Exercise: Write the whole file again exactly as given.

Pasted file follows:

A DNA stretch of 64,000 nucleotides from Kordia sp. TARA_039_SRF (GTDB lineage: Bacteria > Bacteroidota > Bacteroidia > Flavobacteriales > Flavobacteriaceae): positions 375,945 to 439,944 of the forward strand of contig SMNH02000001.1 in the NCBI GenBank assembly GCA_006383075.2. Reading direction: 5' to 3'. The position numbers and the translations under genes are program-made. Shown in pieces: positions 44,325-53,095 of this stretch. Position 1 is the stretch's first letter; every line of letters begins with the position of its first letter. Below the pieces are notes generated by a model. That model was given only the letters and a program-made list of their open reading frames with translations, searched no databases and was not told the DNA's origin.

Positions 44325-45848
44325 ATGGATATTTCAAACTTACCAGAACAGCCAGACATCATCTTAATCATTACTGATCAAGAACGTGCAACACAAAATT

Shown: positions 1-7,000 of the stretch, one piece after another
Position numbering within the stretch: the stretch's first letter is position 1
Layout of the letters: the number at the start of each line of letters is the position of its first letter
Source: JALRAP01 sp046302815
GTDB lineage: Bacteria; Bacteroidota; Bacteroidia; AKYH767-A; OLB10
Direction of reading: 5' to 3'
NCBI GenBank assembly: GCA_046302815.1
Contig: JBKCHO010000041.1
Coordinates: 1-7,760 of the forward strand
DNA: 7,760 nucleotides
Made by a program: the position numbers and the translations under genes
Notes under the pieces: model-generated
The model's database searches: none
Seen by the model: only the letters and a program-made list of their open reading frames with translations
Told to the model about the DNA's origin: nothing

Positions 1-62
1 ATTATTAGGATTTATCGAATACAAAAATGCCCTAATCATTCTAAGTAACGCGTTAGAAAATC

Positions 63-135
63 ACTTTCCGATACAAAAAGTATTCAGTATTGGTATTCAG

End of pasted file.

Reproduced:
A DNA stretch of 64,000 nucleotides from Kordia sp. TARA_039_SRF (GTDB lineage: Bacteria > Bacteroidota > Bacteroidia > Flavobacteriales > Flavobacteriaceae): positions 375,945 to 439,944 of the forward strand of contig SMNH02000001.1 in the NCBI GenBank assembly GCA_006383075.2. Reading direction: 5' to 3'. The position numbers and the translations under genes are program-made. Shown in pieces: positions 44,325-53,095 of this stretch. Position 1 is the stretch's first letter; every line of letters begins with the position of its first letter. Below the pieces are notes generated by a model. That model was given only the letters and a program-made list of their open reading frames with translations, searched no databases and was not told the DNA's origin.

Positions 44325-45848
44325 ATGGATATTTCAAACTTACCAGAACAGCCAGACATCATCTTAATCATTACTGATCAAGAACGTGCAACACAAAATT

Shown: positions 1-7,000 of the stretch, one piece after another
Position numbering within the stretch: the stretch's first letter is position 1
Layout of the letters: the number at the start of each line of letters is the position of its first letter
Source: JALRAP01 sp046302815
GTDB lineage: Bacteria; Bacteroidota; Bacteroidia; AKYH767-A; OLB10
Direction of reading: 5' to 3'
NCBI GenBank assembly: GCA_046302815.1
Contig: JBKCHO010000041.1
Coordinates: 1-7,760 of the forward strand
DNA: 7,760 nucleotides
Made by a program: the position numbers and the translations under genes
Notes under the pieces: model-generated
The model's database searches: none
Seen by the model: only the letters and a program-made list of their open reading frames with translations
Told to the model about the DNA's origin: nothing

Positions 1-62
1 ATTATTAGGATTTATCGAATACAAAAATGCCCTAATCATTCTAAGTAACGCGTTAGAAAATC

Positions 63-135
63 ACTTTCCGATACAAAAAGTATTCAGTATTGGTATTCAG